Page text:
Biden, the 77-year-old former vice president, clinched victory in the Democratic primaries more swiftly than both Obama and Clinton, after his lone remaining rival Bernie Sanders quit the race on Wednesday.
Barack Obama celebrated the kickoff of his “historic” White House challenge before thousands of ecstatic supporters. Hillary Clinton also marked her “milestone,” as the first woman nominee of a major US party, to thunderous applause.
And what of Joe Biden? The resurgent Democrat has been denied the climactic rollout that his predecessors enjoyed.
Like most Americans he is under stay-at-home orders due to coronavirus, and therefore marked becoming the party’s de facto 2020 nominee this week with a press release and comments broadcast online from his basement.
Obama delivered the best of his soaring rhetoric in June 2008 in a passionate speech upon clinching the Democratic Party’s nomination, a barrier-busting feat for a man who would become the nation’s first black president. He told a packed Minnesota arena that the moment marked “the end of one historic journey with the beginning of another.” It was the launch pad for an unprecedented and victorious campaign, a “huge celebration,” his former advisor Dan Pfeiffer recalled on a recent podcast.
Biden’s conquering moment in the national spotlight has not materialized. Some 15 state primaries have been postponed, and there is no triumphant rally to send him off on his challenge against President Donald Trump. An anxiety-provoking pandemic does not lend itself to campaign jubilees.
Biden, the 77-year-old former vice president, clinched victory in the Democratic primaries more swiftly than both Obama and Clinton, after his lone remaining rival Bernie Sanders quit the race on Wednesday. That evening, with his gaze fixed on the camera and his library bookshelves as a backdrop in his home studio, Biden offered warm words to Sanders before quickly turning to voters’ concerns about the pandemic during an internet livestream.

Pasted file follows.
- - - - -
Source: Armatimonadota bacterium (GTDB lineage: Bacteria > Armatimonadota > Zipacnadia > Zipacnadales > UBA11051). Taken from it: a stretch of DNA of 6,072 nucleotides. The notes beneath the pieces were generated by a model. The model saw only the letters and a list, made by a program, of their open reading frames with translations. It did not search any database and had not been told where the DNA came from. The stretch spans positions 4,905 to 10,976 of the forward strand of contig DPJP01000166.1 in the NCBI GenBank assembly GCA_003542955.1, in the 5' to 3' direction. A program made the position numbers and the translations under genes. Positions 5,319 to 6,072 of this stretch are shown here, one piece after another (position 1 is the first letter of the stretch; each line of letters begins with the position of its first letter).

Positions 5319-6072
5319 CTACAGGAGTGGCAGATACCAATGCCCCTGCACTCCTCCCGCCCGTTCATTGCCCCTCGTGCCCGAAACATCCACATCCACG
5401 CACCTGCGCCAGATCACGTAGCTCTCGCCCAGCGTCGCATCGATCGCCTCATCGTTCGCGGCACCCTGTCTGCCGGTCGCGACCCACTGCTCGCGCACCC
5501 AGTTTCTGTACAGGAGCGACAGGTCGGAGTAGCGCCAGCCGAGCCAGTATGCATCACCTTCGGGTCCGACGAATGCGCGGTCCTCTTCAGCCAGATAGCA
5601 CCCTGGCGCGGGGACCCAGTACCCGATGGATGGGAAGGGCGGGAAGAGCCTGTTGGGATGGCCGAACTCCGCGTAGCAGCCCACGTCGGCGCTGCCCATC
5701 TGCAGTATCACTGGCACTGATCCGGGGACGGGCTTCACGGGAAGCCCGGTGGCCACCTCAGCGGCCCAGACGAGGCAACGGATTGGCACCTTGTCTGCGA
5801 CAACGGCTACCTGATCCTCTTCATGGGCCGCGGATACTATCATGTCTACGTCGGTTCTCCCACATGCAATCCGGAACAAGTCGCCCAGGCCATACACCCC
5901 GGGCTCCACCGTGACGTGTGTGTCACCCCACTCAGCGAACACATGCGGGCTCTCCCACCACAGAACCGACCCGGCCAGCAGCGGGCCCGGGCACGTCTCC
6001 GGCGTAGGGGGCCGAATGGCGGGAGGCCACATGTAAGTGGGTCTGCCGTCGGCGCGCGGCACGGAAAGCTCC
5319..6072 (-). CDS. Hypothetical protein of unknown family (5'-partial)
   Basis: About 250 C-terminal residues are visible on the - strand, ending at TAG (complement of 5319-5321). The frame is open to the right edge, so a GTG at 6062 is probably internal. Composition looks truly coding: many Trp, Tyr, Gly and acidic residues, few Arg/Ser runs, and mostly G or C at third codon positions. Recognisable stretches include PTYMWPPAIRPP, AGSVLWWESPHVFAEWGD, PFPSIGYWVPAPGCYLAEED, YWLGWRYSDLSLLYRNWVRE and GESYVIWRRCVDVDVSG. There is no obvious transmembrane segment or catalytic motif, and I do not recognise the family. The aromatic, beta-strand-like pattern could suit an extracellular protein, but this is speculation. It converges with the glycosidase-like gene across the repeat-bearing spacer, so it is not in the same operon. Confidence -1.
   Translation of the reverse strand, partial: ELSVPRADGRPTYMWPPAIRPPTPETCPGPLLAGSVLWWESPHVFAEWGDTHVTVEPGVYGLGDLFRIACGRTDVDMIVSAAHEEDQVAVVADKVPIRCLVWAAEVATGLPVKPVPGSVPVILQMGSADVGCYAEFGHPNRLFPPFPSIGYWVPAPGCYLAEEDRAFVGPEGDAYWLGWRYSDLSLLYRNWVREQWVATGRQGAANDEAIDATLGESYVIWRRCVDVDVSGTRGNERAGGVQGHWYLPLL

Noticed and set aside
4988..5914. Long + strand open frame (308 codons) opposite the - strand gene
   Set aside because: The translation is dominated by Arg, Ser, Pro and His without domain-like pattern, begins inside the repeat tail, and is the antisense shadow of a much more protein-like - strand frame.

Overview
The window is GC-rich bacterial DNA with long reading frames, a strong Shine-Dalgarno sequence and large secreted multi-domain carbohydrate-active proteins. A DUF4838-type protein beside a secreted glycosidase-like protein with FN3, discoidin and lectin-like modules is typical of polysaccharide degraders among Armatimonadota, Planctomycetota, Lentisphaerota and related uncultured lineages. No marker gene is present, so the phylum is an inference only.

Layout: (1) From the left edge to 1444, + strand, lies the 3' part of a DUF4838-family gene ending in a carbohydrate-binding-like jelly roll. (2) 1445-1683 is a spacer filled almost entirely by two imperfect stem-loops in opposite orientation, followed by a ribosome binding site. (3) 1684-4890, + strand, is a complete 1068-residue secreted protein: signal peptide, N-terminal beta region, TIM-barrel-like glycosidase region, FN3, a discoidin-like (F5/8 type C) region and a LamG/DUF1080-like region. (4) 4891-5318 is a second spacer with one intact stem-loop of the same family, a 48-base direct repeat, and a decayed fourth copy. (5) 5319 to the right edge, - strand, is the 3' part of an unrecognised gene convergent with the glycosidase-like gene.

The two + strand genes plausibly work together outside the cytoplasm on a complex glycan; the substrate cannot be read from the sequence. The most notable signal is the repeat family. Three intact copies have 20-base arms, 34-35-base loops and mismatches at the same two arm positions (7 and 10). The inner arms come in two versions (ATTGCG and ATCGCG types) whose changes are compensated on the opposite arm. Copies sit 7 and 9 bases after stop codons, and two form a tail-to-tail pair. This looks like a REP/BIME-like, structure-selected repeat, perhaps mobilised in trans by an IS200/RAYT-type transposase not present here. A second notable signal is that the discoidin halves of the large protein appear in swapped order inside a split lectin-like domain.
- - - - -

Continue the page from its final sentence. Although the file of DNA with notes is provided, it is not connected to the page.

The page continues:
He has since taken to Twitter to discuss the crisis, called on Americans to help him defeat Trump on November 3, and put forward questions to the president ahead of his daily coronavirus task force briefings. But Biden has struggled to crack through in the national media landscape.
“It’s certainly a highly unusual time and it has meant that all campaigns are on mute,” American University professor of government David Lublin told AFP Friday. “You’re competing not just with the president, but also with the international crisis of COVID-19” that is dominating American interest and headlines, he added. Biden’s campaign “gets less attention.”
Could Biden not engage more, such as meeting — at appropriate social distance — with first responders or medical personnel crucial to fighting the outbreak? No doubt he and his team “are continuing to think about what he could be doing” campaign-wise, Lublin said.
Biden expects to earn the endorsement of Obama, who remains very popular among Democrats and whose rare public political pronouncements carry significant weight. Meanwhile the presumptive nominee gives interviews, usually about the pandemic and its effects on Americans, from home. He said early this month that the clips have been seen by some 20 or 30 million people.
Trump, for his part, is front and center as he hosts lengthy daily press conferences on the crisis that are broadcast across major US news outlets. But the relentless exposure has the potential to backfire.
The Wall Street Journal, not among Trump’s usual detractors, this week attacked the “wasted briefings” as self-congratulatory ramblings and “boring shows” of the president jousting with journalists. By contrast, the virus crisis allows Biden, a political veteran whose own life has been shaken by tragedy, to highlight key strengths, including “competence and knowledge about how government works, but also empathy,” Lublin added.
Already a known quantity to most Americans, Biden benefits from a slight lead over Trump in head-to-head polls, and perhaps a lack of exposure would be to his advantage now, argued Miles Coleman, a political analyst at University of Virginia.
“He already has universal name recognition, and like a sports team that’s ahead and trying to run out the clock, it may be in his interest to lay low,” Coleman said. Like Trump, Biden is not without his faults. “It seems that the Democrats would do better if they made this election a referendum on Trump,” Coleman said, “rather than a choice between two candidates.”